When webtoons first came on the scene, they were mostly a platform for Asian creators to promote their own creations, such as various manhwa. But in a more accessible, digital platform, which was where the humble beginnings of apps such as Line WebToons happened. And coming to the West, it’s easy to see the appeal now, with more AAPI creators getting a spotlight on their work inspired by their own heritage. One such work that comes to mind is the webtoon My Dear Cold Blooded King. A mouthful of a title, but a bingeable story, nonetheless.
Despite its very Manhua-inspired setting; My Dear Cold Blooded King is not a fully Chinese-influenced webtoon. If anything, it’s much closer to Japanese culture, from the names of its characters to the use of Japanese memorabilia such as Katanas and intricate Yukatas. But it’s easy to see how the two cultures are blended together to create this homogenous East Asian aesthetic, mimicking the kind of Wuxia dramas that are steadily becoming popular outside of China.
But that just speaks of the influence Asia has had on the world of graphic comics and novels in general. Sure, you have big comic industry giants in the west such as Marvel and DC Comics still. But the true dominators when it comes to sheer popularity are manga, which is closely being followed by an influx of Korean manhwa and Chinese manhua. You see their influence all over the WebToons app, both with stories created by Asian contributors and non-Asian ones too.
But how does My Dear Cold Blooded King fare when it comes to these inspiring stories? Is it a run-of-the-mill love triangle? Or is it a bad rendition of cultural appropriation? Do we have something that meets the eye with this comic? We won’t know until we try it ourselves. So, let’s get on with the review!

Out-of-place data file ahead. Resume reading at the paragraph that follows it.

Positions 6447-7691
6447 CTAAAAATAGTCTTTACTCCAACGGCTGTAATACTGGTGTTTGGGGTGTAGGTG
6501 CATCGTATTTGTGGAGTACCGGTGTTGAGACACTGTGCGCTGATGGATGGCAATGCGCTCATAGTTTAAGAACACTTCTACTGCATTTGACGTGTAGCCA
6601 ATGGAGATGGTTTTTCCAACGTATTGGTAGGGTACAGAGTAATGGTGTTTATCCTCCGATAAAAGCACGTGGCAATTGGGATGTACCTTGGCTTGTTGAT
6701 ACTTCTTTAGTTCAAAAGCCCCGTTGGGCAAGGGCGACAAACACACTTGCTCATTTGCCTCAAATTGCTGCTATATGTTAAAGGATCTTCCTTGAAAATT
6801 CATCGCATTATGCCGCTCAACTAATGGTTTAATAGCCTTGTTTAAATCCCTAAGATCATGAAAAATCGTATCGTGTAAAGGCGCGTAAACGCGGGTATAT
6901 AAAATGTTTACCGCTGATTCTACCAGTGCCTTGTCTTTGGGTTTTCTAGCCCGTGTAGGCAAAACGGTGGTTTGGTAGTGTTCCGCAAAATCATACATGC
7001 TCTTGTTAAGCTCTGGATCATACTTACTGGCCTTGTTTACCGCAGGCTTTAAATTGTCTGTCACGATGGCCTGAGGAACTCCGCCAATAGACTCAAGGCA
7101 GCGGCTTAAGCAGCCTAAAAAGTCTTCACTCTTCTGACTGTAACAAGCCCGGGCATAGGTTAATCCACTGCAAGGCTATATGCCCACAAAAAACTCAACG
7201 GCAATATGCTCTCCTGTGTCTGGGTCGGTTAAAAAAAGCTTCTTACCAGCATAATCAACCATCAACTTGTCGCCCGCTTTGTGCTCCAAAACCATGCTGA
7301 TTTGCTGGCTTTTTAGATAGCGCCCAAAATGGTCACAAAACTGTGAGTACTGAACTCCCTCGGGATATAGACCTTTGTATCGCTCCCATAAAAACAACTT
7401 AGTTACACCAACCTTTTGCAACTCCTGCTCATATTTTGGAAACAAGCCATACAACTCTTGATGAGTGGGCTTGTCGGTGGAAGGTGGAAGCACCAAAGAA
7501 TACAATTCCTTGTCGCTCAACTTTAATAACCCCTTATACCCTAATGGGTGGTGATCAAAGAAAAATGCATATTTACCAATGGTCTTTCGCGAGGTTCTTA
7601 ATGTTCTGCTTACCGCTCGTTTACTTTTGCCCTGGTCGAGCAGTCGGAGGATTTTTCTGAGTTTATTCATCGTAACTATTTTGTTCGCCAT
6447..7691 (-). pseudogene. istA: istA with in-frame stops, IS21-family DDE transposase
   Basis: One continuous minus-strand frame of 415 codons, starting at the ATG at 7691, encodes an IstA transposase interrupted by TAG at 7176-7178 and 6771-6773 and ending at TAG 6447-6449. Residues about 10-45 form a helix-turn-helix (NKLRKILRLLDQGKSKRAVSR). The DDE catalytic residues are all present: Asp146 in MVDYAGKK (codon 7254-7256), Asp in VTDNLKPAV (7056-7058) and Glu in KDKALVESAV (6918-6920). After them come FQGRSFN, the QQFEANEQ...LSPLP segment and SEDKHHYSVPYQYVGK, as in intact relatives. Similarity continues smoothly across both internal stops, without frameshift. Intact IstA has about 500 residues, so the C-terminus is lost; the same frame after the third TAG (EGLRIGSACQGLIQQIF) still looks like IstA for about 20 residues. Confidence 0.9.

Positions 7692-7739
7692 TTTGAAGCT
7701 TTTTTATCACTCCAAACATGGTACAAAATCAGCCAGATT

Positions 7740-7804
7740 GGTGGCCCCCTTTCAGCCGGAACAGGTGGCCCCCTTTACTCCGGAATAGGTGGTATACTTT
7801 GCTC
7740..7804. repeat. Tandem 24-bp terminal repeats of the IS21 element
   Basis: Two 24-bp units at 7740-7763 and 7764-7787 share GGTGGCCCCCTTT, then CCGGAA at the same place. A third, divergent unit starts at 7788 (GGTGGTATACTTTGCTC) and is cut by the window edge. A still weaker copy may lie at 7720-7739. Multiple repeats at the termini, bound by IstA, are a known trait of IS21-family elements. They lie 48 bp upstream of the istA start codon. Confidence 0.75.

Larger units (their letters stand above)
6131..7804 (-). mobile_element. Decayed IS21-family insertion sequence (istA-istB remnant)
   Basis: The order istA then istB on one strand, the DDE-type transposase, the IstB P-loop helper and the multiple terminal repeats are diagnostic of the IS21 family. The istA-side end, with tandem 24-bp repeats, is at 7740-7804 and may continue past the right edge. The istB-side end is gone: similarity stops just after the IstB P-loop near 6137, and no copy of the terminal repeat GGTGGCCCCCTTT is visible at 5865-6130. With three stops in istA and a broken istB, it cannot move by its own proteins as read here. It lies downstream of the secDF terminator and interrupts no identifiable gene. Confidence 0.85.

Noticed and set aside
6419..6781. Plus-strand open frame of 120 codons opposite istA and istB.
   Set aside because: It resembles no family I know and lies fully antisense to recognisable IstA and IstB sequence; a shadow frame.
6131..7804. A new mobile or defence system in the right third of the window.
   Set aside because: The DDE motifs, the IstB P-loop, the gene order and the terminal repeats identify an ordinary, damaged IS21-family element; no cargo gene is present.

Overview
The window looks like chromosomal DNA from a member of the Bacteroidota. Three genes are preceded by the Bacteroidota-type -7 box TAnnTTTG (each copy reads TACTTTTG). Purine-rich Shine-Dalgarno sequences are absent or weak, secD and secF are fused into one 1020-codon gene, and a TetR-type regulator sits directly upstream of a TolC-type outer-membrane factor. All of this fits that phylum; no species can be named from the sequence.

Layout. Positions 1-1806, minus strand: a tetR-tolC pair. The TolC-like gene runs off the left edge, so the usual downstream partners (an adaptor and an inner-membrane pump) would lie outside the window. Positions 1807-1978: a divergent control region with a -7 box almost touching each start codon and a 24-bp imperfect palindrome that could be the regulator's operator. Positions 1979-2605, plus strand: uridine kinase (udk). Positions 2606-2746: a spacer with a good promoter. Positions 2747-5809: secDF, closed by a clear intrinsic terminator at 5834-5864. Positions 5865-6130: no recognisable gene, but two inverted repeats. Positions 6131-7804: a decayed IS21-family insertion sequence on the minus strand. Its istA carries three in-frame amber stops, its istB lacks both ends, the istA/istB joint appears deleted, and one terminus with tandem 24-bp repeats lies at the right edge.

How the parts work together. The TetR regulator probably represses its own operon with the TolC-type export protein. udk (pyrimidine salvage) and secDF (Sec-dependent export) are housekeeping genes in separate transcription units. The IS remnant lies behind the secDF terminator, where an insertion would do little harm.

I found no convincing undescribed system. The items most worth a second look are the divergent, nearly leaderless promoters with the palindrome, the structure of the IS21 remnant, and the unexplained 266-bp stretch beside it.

Table of Contents
A Story Fit For A Chinese Drama Adaptation:
I’m a romance sap so it’s no wonder why I gravitated to this story. But the story is actually much more well-written than you’d think.
The central core is around this legend of the ‘Blood Kings’, who are these ruthless rulers at face value but are actually a decoy created to keep the ‘True King’ safe. During the events of the webtoon, we meet two men that are both the Blood Kings: The first is the silver-haired Asukai Katsu, who is shown to be the king our heroine is engaged to. And the second is Ryusaki Hayate, the lieutenant-general for Asukai’s army and head of the Blood Core.
Our main protagonist is Mei Kihara, a strong and capable young woman who came from humble beginnings. But after her brother, Daisuke, went MIA (Missing In Action) as a soldier, she had to take the helm up to support her family and got appointed as the assistant physician in the Royal Court.
And it is at this court where she encounters her future love interests, the Blood Kings. The story that follows is full of deceit, suspense and hidden feelings, with Mei caught in the middle of it all but one thing is for sure: the Blood Kings aren’t what they seem. And there is a huge secret just waiting to blow.
My Dear Cold Blooded King: The Breakdown
This is everything a teenage girl discovering the magic of historical k-dramas would love. It’s got really pretty visuals which definitely add to the appeal but surprisingly? The story isn’t half bad either.
Mei is a deceptively strong character. A little Mary Sue-esque, maybe. But it was still nice to see a female character not taking all the dirt flung at her by the male love interests and them getting away with it scot-free. It starts off very stereotypical, with both male characters being absolutely infuriating with how they treat Mei. But the story actually mellows out pretty nicely, becoming more and more streamlined and less tropey. Also, the romance flip flops beautifully, with both love interests growing equally to be better to the main female lead.
It’s that growth that makes the story flow organically instead of being another toxic love triangle. And in the end, loose ends get tied up nicely enough.
Is My Dear Cold Blooded King Worth Reading?
I’m just glad this webtoon was a complete work by the time I got around to finishing it. Because I could not have the patience to wait with how suspenseful things got in it. A love triangle is best savored finished, so you don’t have to wait for a resolution.
This story was clearly inspired by romance manga that is centered around the Edo period, which explains the heavy-handed Japanese references. That doesn’t detract from the story, however. As I said, the art does end up working to not be cliché. Nor does it end up romanticizing the ‘Orientalism’ one expects from stories like these.
All in all? A pretty solid read if convoluted romance and political intrigue are your thing!